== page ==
Characterization of the flavoprotein moieties of NADPH-sulfite reductase from Salmonella typhimurium and Escherichia coli. Physicochemical and catalytic properties, amino acid sequence deduced from DNA sequence of cysJ, and comparison with NADPH-cytochrome P-450 reductase.
NADPH-sulfite reductase flavoprotein (SiR-FP) was purified from a Salmonella typhimurium cysG strain that does not synthesize the hemoprotein component of the sulfite reductase holoenzyme. cysJ, which codes for SiR-FP, was cloned from S. typhimurium LT7 and Escherichia coli B, and both genes were sequenced. Physicochemical analyses and deduced amino acid sequences indicate that SiR-FP is an octamer of identical 66-kDa peptides and contains 4 FAD and 4 FMN per octamer. Potentiometric titrations of SiR holoenzyme, SiR-FP, and FMN-depleted SiR-FP yielded the following redox potentials for the prosthetic groups at pH 7.7: E'1 (FMNH./FMN) = -152 mV; E'2 (FMNH2/FMNH.) = -327 mV; E'3 (FADH./FAD) = -382 mV; E'4 (FADH2/FADH.) = -322 mV. Microcoulometric titration of SiR-FP at 25 degrees C yielded data which were in full agreement with these potentials. Spectroscopic and catalytic studies of native SiR-FP and of SiR-FP depleted of FMN support the following electron flow sequence: NADPH----FAD----FMN. FMN can then contribute electrons to the hemoprotein component of sulfite reductase, as well as to cytochrome c and various diaphorase acceptors. The FMN is postulated to cycle between the FMNH2 and FMNH. oxidation states during catalysis; in this sense SiR-FP shares a catalytic mechanism with NADPH-cytochrome P-450 oxidoreductase. SiR-FP domains involved in binding FMN, FAD, and NADPH are proposed from amino acid sequence homologies with Desulfovibrio vulgaris flavodoxin (Dubourdieu, M., and Fox, J.L. (1977) J. Biol. Chem. 252, 1453-1463) and spinach ferredoxin-NADP+ oxidoreductase (Karplus, P.A., Walsh, K.A., and Herriott, J. R. (1984) Biochemistry 23, 6576-6583). Comparison of the deduced amino acid sequences of SiR-FP and NADPH-cytochrome P-450 oxidoreductase (Porter, T. D., and Kasper, C.B. (1985) Proc. Natl. Acad. Sci. U. S.A. 82, 973-977) also showed identities that suggest these two proteins are descended from a common precursor, which contained binding regions for both FMN and FAD.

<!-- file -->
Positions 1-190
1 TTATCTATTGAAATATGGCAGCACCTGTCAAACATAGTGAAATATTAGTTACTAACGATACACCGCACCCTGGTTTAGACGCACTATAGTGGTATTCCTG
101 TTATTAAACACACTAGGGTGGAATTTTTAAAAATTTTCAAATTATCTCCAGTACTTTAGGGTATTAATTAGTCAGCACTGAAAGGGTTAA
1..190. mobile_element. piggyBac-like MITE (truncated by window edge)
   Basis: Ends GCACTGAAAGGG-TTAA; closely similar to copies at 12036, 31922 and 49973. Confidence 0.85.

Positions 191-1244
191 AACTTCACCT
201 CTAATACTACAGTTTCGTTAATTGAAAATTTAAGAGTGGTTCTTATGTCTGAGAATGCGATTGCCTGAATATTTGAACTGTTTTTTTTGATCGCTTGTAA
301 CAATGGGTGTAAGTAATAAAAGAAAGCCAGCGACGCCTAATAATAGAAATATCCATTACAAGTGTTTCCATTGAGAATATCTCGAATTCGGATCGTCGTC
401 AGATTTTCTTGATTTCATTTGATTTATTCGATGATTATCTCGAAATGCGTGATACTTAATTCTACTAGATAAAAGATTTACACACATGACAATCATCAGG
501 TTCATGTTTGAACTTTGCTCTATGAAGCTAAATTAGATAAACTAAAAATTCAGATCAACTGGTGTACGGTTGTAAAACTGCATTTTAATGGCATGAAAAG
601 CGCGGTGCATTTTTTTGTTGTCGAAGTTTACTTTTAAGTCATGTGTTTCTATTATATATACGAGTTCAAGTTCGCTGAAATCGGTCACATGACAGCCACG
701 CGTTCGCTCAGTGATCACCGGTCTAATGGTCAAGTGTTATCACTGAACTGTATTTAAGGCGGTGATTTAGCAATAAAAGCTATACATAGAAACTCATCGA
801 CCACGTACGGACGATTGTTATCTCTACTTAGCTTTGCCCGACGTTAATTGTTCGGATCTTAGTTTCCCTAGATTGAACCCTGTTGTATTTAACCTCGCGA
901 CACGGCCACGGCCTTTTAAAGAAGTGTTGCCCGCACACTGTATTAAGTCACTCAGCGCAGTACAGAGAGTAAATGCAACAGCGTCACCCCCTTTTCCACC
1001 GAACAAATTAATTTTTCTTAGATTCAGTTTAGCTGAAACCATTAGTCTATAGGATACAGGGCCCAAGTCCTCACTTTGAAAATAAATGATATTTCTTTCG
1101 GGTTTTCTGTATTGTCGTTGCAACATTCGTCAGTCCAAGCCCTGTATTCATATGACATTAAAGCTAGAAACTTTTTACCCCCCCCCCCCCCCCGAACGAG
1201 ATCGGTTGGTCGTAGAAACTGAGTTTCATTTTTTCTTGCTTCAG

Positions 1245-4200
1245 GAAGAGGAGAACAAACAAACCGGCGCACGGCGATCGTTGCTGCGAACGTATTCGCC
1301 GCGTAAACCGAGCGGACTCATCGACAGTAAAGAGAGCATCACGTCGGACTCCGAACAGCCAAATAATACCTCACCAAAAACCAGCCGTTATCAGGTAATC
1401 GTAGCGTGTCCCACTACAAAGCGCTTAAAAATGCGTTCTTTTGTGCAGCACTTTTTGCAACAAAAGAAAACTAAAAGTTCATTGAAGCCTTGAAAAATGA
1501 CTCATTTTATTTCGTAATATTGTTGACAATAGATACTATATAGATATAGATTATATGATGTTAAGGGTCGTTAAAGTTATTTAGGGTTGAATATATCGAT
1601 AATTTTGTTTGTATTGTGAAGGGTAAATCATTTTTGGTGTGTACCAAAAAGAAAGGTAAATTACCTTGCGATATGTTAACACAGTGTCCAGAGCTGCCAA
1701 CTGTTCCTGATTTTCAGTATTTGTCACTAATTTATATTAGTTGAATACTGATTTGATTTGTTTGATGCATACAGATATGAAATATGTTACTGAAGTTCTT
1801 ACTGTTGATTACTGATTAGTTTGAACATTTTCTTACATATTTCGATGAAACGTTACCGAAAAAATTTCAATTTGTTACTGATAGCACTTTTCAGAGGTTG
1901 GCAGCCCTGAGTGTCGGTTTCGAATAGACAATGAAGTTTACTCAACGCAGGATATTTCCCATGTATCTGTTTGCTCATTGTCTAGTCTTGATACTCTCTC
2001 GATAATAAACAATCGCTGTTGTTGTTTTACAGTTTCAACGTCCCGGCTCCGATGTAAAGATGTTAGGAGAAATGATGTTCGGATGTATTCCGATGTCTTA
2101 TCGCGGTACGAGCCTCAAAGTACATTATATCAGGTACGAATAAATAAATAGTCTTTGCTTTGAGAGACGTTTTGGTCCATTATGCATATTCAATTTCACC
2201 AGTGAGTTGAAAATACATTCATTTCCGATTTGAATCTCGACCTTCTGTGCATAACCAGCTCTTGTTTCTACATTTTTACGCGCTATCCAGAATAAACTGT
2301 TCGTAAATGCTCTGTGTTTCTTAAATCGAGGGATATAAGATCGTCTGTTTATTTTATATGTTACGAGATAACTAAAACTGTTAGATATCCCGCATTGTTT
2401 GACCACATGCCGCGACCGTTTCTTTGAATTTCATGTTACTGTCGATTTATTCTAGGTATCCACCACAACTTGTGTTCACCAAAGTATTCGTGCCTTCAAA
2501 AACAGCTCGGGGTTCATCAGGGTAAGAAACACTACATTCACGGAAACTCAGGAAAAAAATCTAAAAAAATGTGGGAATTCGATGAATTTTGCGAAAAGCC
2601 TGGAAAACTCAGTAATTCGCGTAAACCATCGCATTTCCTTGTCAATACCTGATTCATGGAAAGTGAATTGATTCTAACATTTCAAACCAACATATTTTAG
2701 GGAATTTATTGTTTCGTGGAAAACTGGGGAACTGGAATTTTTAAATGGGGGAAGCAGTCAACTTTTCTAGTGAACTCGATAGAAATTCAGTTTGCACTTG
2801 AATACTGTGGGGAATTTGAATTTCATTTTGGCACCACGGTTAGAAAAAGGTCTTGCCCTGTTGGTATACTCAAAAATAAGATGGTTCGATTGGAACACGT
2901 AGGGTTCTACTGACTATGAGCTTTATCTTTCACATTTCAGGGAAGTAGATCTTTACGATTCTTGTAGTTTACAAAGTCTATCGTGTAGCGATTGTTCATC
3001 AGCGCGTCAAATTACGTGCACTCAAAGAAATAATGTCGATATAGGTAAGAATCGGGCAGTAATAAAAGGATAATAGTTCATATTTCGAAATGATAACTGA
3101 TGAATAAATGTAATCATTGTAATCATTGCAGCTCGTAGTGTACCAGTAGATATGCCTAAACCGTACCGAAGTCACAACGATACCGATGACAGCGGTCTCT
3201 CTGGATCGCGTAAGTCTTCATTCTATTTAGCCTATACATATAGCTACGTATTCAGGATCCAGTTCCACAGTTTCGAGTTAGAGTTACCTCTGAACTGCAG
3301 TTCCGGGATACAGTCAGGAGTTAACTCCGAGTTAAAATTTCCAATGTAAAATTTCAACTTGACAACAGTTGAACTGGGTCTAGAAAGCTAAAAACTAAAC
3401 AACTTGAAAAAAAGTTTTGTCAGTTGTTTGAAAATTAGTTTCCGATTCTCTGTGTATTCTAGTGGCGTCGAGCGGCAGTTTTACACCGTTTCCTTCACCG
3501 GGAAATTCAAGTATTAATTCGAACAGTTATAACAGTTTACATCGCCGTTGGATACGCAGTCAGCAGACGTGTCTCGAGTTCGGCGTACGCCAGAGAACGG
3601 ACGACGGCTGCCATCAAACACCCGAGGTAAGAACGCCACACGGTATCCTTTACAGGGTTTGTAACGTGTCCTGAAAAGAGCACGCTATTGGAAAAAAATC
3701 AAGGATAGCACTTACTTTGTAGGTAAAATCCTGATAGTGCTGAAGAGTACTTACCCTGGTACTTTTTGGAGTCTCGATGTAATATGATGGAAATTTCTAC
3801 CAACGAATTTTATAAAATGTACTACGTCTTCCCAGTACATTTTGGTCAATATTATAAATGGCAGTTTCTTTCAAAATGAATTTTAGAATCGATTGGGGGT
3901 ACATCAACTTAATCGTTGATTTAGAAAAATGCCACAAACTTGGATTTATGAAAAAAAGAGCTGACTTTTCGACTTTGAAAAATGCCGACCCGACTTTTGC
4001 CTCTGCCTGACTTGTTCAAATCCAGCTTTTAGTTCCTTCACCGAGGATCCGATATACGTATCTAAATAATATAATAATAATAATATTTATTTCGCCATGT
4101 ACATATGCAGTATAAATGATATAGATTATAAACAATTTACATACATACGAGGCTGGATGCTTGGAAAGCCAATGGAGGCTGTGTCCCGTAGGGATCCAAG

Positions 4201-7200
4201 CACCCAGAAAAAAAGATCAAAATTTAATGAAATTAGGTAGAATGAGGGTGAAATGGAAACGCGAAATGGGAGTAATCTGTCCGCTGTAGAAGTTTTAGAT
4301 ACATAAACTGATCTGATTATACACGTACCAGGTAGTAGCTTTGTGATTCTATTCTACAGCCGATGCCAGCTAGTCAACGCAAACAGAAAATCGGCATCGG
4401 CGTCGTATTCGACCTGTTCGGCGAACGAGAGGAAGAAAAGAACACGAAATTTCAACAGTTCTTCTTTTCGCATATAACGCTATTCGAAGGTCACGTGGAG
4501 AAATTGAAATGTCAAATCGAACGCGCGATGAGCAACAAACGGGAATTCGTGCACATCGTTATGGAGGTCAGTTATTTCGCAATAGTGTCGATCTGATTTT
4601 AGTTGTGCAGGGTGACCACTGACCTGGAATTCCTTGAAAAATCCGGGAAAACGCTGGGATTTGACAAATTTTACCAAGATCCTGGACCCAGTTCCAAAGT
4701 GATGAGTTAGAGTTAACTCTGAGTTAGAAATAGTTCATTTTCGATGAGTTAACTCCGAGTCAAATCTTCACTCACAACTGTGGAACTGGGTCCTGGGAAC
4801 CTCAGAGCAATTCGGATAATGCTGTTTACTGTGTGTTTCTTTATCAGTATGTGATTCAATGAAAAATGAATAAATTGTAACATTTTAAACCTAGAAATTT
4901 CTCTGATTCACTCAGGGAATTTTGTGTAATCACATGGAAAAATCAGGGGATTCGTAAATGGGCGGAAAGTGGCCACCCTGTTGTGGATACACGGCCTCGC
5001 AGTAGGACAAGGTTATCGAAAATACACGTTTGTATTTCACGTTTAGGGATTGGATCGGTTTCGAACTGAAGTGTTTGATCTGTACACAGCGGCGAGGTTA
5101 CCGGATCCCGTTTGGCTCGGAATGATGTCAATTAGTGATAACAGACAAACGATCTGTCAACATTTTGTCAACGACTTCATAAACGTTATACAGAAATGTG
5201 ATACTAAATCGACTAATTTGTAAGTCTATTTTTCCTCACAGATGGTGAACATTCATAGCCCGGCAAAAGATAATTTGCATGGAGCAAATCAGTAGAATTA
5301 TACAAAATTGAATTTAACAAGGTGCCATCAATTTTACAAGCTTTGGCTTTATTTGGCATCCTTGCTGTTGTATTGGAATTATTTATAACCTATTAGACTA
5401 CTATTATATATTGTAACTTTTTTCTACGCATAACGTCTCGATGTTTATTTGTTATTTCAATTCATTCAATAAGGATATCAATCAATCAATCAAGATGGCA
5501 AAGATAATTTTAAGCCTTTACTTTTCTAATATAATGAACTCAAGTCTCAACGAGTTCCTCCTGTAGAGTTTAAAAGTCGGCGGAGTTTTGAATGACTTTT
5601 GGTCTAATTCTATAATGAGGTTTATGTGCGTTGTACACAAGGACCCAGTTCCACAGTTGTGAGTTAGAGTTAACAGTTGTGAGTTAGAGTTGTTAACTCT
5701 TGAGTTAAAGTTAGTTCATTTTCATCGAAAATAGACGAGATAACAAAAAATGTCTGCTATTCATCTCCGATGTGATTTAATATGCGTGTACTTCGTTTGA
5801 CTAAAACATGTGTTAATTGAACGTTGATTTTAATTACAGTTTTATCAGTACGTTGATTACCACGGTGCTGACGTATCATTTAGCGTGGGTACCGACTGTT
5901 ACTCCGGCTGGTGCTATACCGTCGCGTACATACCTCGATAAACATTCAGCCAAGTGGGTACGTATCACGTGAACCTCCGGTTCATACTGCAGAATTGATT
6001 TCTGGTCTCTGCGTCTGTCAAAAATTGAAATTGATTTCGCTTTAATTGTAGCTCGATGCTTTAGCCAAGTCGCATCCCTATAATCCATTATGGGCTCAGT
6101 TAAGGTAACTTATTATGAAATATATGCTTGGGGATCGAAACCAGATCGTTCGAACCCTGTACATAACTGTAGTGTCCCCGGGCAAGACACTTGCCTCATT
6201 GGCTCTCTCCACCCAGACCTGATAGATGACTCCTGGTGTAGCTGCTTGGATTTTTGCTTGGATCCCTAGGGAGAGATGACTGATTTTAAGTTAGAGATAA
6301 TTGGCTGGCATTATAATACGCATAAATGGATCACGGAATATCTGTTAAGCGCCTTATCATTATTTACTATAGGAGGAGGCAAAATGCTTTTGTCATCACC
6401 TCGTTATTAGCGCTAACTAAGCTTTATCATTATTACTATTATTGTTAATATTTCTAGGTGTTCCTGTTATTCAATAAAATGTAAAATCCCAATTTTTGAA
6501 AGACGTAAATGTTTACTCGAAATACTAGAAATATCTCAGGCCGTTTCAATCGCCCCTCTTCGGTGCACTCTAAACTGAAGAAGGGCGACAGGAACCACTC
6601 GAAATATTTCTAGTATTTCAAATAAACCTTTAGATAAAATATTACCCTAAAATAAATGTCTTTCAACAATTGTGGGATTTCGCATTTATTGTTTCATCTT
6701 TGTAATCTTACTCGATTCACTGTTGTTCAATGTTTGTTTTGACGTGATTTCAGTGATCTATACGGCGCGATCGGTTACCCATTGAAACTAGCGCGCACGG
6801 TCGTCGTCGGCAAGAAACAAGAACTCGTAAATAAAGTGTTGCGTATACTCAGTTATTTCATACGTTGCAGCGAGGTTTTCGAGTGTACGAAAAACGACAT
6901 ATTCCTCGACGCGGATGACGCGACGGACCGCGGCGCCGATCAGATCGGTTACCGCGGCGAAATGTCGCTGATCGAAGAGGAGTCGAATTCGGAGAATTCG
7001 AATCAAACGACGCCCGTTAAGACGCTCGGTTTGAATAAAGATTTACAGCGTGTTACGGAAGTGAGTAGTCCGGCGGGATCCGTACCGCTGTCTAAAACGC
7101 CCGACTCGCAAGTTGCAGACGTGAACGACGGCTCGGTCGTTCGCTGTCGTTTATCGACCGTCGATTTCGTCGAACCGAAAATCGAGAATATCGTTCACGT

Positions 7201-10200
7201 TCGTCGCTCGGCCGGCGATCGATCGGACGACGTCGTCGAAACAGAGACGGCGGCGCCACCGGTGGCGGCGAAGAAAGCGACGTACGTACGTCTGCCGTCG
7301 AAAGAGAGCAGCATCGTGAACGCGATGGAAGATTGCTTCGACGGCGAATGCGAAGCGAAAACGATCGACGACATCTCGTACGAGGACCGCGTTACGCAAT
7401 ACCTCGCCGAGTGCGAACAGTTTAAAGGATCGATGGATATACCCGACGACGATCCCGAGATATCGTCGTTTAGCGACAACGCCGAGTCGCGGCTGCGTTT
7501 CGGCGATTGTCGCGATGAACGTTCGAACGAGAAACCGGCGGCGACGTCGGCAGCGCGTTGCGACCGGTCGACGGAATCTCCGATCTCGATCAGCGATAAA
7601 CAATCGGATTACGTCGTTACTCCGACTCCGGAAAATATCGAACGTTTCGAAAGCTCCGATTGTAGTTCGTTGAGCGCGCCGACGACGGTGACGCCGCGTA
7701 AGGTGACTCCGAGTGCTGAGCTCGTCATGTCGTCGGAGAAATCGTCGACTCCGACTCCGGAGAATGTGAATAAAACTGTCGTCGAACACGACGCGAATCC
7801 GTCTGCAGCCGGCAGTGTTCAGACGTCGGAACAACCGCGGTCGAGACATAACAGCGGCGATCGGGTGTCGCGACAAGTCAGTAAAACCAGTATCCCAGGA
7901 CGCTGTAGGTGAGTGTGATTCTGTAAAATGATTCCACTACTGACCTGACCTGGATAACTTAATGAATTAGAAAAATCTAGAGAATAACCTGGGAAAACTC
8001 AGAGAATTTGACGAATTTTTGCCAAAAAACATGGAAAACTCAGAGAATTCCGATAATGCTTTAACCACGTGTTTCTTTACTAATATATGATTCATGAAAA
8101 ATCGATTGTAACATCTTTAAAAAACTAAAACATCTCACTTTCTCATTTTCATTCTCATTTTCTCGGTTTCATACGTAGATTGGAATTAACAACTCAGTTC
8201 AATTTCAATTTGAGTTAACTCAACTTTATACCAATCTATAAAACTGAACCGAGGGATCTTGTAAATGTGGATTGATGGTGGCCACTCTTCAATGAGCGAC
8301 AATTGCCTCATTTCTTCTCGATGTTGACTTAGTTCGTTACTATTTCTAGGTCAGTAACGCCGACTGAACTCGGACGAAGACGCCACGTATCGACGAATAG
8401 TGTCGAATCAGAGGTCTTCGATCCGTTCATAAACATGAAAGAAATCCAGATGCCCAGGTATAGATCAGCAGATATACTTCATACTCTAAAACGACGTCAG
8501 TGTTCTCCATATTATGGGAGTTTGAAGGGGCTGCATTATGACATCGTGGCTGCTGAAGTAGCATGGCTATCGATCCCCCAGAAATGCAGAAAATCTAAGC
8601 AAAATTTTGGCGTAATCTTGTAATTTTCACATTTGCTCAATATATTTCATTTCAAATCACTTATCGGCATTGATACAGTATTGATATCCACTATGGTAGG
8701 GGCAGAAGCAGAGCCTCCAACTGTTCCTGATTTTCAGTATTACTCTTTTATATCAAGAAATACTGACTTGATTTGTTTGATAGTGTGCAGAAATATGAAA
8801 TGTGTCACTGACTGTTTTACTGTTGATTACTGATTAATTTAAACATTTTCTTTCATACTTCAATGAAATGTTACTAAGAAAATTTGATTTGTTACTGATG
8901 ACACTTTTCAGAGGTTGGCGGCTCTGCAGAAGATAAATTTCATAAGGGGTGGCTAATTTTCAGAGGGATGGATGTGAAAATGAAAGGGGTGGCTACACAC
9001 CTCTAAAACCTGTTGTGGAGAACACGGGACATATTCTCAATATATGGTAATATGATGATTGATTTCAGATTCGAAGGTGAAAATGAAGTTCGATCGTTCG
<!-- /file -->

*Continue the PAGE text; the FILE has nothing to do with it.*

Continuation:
Ostrowski, J; Barber, MJ; Rueger, DC; Miller, BE; Siegel, LM; Kredich, NM
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